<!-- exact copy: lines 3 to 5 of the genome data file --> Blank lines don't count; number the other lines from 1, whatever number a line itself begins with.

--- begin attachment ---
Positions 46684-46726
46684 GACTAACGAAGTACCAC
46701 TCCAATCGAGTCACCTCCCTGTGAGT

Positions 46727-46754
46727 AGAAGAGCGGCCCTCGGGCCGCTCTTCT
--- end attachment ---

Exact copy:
46701 TCCAATCGAGTCACCTCCCTGTGAGT

Positions 46727-46754
46727 AGAAGAGCGGCCCTCGGGCCGCTCTTCT